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Back pain patients seen by chiropractors receive more information and advice than those seen by physicians

One-third as many patients with low back pain go to chiropractors for relief as to medical doctors, and studies suggest that they are more satisfied with chiropractic care. That's because chiropractors are more likely to explain their treatment for low back pain to their patients and to advise them about self-care once they get home, explains Hal Morgenstern, Ph.D., of the University of California, Los Angeles School of Public Health.

In the study, which was supported by the Agency for Healthcare Research and Quality (HS07755), Dr. Morgenstern and his colleagues randomized 672 patients in a managed care organization with low back pain (with or without leg pain) that had begun more than a year prior to the study, to receive either medical or chiropractic care.

Chiropractic patients reported receiving more self-care advice than did medical patients; they were more likely to receive an explanation of their treatment; and they visited their primary providers more often. The mean care satisfaction score (on a 10-50 scale, from least to most satisfied) after 4 weeks of followup for chiropractic patients was 5.5 points higher than the score for medical patients (36.1 vs. 30.6). Clinical improvement during the first 2 weeks of followup, more and longer visits to the provider, and initial confidence with the assigned treatment were associated with greater satisfaction at 4 weeks.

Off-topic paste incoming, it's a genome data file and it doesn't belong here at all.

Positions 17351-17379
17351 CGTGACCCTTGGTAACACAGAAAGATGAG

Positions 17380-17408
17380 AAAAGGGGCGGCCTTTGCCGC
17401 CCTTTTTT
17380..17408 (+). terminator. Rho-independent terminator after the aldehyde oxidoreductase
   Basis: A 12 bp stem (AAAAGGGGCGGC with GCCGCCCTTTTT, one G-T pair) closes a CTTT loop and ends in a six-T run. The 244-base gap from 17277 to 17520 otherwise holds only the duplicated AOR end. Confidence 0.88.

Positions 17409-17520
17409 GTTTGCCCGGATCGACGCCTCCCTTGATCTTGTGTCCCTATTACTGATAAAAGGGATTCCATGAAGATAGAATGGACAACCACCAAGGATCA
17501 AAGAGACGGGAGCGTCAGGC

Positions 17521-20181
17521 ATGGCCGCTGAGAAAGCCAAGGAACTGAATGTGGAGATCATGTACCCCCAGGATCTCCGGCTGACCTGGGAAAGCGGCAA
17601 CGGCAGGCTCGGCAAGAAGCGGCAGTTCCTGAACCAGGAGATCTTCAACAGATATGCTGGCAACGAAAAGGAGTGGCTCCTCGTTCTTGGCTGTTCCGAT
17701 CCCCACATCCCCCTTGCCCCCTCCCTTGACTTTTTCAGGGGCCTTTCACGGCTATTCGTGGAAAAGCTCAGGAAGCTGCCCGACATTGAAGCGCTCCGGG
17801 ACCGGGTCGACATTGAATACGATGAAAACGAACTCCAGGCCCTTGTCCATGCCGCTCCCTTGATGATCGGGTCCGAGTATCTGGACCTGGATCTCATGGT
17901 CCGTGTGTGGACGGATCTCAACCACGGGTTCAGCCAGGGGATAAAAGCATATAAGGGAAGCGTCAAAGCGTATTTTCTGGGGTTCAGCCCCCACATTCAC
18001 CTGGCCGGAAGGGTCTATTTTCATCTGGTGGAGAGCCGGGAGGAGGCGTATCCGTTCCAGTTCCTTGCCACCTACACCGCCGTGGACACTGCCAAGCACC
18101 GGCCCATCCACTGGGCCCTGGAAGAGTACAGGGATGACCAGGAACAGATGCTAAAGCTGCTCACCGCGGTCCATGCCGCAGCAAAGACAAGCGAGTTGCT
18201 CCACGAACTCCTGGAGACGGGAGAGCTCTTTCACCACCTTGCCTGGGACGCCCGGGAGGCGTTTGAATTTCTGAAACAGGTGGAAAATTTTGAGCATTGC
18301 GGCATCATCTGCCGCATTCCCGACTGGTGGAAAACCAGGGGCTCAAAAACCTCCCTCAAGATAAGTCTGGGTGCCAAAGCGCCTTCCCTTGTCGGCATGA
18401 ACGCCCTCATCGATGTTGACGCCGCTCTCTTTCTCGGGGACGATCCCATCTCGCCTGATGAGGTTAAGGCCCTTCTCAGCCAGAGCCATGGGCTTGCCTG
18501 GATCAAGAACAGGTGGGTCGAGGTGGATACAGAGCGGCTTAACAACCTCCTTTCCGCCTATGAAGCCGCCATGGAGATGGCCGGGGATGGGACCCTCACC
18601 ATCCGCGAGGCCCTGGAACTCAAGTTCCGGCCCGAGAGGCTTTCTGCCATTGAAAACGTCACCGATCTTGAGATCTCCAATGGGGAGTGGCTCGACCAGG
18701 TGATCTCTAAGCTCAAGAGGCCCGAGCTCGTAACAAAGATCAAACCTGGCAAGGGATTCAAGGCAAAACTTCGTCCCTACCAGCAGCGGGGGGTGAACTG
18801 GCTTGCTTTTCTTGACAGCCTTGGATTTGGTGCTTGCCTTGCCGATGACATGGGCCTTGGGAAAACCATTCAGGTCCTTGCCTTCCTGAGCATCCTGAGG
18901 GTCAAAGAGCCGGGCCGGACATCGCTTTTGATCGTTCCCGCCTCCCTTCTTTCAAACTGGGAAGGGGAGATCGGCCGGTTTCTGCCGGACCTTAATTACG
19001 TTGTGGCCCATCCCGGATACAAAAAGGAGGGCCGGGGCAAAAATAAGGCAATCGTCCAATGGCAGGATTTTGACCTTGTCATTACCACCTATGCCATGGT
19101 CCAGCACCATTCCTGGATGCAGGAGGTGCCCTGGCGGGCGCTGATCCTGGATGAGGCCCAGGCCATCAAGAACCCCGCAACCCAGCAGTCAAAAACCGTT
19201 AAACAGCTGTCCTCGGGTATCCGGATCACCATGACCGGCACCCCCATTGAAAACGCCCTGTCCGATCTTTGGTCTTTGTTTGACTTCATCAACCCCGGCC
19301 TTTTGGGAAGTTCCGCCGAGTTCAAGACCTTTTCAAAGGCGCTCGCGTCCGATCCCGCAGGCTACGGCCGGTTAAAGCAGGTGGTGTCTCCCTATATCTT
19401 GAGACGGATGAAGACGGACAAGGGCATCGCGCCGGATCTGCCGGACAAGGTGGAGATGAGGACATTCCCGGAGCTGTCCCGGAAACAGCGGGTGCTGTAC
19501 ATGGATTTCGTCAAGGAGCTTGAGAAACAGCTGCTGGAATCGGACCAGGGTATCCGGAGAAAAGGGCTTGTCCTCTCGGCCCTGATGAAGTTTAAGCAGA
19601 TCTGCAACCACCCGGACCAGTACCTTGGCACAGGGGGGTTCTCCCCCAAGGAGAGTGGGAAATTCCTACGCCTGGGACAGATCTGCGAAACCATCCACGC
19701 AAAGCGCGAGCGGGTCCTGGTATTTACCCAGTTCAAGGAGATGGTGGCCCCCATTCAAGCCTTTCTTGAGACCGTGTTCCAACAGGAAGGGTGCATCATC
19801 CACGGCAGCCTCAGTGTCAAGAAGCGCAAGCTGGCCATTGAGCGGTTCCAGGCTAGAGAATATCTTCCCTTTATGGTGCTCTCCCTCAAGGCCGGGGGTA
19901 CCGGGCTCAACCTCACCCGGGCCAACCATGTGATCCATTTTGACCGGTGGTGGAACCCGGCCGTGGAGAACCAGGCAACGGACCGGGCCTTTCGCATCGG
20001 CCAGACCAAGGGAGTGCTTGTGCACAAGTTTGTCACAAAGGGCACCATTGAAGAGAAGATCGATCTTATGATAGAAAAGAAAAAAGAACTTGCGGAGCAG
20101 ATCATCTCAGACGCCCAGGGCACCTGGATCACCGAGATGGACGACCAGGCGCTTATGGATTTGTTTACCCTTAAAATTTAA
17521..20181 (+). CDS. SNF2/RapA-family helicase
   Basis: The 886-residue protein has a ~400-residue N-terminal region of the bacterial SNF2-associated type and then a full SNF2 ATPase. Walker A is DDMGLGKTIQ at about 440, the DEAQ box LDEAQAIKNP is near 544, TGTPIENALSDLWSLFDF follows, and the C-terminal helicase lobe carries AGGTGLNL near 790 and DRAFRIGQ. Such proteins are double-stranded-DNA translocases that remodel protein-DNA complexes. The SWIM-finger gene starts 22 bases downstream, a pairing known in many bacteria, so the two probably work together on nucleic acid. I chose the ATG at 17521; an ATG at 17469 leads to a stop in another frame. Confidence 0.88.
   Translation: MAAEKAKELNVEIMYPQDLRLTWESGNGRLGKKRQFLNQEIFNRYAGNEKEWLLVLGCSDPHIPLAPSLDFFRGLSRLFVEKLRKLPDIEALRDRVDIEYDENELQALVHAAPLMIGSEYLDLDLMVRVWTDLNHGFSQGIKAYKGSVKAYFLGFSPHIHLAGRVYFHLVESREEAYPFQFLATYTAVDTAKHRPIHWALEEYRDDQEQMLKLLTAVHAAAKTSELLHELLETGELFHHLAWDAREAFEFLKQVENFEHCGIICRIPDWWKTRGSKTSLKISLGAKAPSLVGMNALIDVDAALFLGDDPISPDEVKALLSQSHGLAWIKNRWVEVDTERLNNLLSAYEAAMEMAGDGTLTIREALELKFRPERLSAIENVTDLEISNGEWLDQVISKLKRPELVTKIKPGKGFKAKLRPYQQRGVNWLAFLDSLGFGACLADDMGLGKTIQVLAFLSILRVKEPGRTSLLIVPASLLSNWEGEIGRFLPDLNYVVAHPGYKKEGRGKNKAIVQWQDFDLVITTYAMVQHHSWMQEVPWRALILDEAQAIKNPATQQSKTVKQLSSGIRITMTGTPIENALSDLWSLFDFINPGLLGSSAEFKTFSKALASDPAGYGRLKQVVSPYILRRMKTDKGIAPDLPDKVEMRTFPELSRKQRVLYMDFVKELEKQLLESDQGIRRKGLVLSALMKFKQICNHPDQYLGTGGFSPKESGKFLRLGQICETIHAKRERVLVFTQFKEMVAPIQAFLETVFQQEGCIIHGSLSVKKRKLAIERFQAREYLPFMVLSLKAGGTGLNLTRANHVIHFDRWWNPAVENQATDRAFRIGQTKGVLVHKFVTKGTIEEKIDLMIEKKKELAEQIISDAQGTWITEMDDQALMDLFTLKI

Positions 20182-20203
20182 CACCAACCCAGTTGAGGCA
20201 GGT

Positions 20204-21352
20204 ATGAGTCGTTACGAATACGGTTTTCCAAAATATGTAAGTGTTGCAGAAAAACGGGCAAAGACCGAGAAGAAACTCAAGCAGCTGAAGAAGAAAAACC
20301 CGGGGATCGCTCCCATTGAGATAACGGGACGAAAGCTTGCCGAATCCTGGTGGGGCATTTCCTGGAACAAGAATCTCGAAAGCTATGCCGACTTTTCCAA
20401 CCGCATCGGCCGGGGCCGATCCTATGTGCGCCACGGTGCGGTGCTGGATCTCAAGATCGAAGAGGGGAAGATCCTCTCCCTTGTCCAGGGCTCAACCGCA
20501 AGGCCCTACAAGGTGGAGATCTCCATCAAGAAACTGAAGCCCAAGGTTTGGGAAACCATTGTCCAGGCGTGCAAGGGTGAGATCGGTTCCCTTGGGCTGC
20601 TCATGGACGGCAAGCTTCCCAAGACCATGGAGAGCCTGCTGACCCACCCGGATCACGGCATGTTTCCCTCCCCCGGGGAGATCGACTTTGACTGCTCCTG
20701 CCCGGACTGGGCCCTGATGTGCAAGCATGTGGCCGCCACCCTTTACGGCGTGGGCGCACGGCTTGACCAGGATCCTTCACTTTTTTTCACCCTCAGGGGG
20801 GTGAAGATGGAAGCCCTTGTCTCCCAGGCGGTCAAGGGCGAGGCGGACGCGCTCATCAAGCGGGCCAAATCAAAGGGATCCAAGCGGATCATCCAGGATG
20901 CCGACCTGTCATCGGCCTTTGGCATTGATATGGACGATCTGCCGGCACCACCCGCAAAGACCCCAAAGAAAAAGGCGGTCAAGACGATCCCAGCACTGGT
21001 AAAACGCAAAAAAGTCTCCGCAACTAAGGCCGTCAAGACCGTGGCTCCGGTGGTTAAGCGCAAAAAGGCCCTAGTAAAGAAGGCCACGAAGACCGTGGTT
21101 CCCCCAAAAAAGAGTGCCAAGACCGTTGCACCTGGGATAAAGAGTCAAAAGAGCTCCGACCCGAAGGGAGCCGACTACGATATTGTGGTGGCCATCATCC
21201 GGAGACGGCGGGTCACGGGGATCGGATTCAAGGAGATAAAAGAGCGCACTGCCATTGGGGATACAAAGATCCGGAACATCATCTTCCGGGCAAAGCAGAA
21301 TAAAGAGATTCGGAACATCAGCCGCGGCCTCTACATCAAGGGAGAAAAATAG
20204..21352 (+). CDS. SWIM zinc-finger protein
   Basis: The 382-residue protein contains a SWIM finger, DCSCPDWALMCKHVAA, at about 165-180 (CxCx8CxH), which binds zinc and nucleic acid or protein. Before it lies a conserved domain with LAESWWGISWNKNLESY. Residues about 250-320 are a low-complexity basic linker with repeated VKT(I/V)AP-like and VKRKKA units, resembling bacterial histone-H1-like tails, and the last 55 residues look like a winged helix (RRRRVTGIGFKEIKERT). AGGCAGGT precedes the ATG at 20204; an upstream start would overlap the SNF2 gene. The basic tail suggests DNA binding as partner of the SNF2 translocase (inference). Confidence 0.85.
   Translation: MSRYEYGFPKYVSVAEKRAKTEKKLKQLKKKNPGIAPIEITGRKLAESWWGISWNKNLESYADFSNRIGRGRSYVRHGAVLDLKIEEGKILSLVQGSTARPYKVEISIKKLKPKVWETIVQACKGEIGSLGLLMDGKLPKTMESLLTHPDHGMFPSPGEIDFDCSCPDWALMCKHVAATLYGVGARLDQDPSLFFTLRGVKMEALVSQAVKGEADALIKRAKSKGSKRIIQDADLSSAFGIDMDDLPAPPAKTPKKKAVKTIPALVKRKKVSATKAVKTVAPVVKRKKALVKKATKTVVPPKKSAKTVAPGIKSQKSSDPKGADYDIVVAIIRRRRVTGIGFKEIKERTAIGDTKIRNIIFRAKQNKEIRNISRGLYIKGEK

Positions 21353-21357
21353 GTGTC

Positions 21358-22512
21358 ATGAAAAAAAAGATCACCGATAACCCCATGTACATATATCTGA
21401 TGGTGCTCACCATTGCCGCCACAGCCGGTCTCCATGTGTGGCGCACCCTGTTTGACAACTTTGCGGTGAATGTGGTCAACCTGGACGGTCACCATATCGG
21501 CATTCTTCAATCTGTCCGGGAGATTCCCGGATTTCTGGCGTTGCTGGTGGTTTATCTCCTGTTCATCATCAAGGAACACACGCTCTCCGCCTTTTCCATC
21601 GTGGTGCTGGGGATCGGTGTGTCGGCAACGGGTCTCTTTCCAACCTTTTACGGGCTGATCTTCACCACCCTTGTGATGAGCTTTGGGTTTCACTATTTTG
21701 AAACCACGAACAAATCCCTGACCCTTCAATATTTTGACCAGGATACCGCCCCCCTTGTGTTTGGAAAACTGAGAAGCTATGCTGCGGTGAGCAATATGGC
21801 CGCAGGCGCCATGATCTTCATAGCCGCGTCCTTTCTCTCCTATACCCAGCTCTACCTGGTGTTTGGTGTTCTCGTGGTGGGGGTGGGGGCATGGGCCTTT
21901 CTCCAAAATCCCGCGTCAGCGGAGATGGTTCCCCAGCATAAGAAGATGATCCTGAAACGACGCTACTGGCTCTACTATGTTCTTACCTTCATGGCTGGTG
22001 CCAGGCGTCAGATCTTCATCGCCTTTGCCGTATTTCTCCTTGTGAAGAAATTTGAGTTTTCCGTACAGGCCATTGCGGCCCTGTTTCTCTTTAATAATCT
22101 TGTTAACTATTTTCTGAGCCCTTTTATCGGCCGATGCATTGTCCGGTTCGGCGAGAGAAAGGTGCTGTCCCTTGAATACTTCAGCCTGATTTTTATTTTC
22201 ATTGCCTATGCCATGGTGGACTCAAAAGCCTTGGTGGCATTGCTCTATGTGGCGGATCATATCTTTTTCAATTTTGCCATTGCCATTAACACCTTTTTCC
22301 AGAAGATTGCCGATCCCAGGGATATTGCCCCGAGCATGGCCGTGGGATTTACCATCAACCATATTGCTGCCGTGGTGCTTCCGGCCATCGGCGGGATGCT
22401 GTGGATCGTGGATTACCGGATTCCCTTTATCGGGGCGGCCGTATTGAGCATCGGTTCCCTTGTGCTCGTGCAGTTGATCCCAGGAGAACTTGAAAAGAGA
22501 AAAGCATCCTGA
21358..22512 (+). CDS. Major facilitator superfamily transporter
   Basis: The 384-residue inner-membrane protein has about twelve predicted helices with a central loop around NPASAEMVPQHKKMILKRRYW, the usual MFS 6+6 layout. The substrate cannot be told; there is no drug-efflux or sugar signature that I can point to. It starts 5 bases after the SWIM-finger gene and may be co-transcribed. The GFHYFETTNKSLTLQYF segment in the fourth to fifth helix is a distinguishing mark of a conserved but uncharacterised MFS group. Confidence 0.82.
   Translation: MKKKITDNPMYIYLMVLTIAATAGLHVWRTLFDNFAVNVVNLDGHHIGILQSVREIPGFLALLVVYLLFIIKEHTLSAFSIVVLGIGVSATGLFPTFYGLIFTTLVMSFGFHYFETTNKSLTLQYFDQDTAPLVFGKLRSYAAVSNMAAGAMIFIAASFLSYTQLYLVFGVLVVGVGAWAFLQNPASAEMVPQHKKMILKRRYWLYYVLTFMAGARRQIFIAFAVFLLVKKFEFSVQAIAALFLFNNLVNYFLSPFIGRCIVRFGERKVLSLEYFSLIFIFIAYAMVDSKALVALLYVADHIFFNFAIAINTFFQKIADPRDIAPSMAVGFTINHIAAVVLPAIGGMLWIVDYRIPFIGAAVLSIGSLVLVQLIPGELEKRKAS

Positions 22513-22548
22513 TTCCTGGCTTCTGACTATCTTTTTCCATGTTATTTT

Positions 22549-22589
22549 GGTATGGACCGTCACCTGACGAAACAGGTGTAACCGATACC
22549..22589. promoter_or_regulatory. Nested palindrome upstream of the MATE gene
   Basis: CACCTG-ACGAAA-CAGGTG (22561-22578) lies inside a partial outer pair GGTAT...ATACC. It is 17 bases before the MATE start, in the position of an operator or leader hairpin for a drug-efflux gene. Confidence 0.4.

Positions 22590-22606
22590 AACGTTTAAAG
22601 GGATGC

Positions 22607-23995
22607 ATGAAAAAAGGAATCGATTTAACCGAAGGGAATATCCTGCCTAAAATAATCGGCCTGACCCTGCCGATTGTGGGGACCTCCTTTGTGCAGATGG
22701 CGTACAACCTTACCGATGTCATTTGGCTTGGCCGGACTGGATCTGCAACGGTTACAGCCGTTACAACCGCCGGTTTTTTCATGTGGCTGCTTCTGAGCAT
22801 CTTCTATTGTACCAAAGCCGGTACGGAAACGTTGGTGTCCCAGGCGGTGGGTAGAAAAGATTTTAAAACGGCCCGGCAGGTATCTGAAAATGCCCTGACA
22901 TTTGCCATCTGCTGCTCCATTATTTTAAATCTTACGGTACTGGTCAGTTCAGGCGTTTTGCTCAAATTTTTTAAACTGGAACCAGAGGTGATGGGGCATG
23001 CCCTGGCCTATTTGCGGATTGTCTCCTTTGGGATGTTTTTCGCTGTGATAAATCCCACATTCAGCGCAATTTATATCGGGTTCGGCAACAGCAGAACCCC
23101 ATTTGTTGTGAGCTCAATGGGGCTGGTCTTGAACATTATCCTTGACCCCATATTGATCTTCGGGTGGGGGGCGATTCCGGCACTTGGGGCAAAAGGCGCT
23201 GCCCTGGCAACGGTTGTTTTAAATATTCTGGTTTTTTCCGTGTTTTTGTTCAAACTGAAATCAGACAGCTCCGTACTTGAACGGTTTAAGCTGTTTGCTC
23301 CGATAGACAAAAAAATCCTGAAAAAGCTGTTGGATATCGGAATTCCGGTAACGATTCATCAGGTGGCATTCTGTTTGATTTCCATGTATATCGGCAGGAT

Receipt of self-care advice and explanation of treatment had strong estimated effects on patient satisfaction in this study. The difference in mean satisfaction scores between chiropractic and medical patients nearly disappeared (to 0.1) for patients who received an explanation of their treatment and at least four items of self-care advice (for example, advice on diet, weight loss, stress reduction, or specific ways to manage back pain such as moist heat or a back brace). These findings are consistent with previous studies that demonstrate associations between the amount of information patients receive and their degree of satisfaction, concludes Dr. Morgenstern.

See "Comparing the satisfaction of low back pain patients randomized to receive medical or chiropractic care: Results from the UCLA low-back pain study," by Ruth P. Hertzman-Miller, M.D., M.P.H., Dr. Morgenstern, Eric L. Hurwitz, D.C., Ph.D., and others, in the October 2002 American Journal of Public Health 92(10), pp. 1628-1633.

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